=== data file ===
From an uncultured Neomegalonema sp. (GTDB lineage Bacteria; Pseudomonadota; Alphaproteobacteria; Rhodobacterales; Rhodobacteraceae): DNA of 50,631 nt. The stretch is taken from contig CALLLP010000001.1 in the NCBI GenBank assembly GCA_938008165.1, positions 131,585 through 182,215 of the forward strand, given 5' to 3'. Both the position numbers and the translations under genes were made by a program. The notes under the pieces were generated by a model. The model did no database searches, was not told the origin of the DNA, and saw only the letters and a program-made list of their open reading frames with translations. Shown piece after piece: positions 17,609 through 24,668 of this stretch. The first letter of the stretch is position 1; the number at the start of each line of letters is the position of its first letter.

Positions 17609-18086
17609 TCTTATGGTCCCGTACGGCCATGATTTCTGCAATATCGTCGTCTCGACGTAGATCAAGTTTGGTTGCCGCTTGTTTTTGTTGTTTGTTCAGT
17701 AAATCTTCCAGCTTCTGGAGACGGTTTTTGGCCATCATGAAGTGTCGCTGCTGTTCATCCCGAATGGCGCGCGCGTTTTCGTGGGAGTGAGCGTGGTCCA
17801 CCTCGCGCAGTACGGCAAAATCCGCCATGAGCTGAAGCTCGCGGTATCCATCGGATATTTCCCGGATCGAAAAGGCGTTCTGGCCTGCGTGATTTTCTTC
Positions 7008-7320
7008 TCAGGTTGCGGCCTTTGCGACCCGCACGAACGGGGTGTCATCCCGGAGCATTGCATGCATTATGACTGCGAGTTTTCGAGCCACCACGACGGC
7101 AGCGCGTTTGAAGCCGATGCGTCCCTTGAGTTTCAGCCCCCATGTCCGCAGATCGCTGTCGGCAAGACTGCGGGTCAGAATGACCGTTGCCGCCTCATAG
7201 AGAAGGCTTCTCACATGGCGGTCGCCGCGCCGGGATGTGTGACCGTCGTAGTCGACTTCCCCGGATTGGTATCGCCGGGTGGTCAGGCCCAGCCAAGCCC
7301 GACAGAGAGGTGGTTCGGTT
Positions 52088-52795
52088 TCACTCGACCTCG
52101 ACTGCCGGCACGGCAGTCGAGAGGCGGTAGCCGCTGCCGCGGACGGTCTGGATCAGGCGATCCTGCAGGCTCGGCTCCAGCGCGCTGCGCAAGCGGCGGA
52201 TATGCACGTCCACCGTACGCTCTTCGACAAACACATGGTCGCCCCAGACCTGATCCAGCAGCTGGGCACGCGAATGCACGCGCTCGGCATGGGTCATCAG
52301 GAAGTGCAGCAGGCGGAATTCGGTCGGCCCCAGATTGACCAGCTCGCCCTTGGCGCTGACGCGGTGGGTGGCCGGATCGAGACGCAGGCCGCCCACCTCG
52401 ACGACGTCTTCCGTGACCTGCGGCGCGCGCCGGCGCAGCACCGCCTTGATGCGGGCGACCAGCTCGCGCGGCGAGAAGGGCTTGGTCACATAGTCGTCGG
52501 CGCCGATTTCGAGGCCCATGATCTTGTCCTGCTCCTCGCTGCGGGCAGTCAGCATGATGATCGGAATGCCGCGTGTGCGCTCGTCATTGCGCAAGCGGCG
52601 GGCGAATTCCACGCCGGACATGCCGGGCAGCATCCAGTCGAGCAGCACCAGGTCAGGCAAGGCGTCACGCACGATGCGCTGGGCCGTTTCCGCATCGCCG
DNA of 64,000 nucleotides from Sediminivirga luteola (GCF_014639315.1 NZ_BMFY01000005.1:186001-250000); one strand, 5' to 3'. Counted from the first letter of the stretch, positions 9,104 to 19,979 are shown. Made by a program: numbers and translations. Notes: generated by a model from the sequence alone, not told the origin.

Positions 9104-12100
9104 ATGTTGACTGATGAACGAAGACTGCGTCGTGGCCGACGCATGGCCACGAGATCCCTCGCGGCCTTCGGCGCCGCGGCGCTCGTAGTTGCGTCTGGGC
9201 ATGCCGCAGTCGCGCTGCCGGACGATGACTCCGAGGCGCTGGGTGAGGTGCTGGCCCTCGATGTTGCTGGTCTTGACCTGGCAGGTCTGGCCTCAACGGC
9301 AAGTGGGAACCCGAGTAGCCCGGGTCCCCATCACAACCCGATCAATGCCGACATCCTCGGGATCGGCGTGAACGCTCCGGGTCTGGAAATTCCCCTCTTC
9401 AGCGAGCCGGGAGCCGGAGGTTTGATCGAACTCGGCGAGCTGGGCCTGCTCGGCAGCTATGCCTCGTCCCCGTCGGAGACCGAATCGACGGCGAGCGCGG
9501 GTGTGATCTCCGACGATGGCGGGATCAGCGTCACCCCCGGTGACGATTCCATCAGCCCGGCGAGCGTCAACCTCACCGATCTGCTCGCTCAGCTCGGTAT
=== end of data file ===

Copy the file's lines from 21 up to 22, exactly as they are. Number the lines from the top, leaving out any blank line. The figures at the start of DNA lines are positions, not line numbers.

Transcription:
9104 ATGTTGACTGATGAACGAAGACTGCGTCGTGGCCGACGCATGGCCACGAGATCCCTCGCGGCCTTCGGCGCCGCGGCGCTCGTAGTTGCGTCTGGGC
9201 ATGCCGCAGTCGCGCTGCCGGACGATGACTCCGAGGCGCTGGGTGAGGTGCTGGCCCTCGATGTTGCTGGTCTTGACCTGGCAGGTCTGGCCTCAACGGC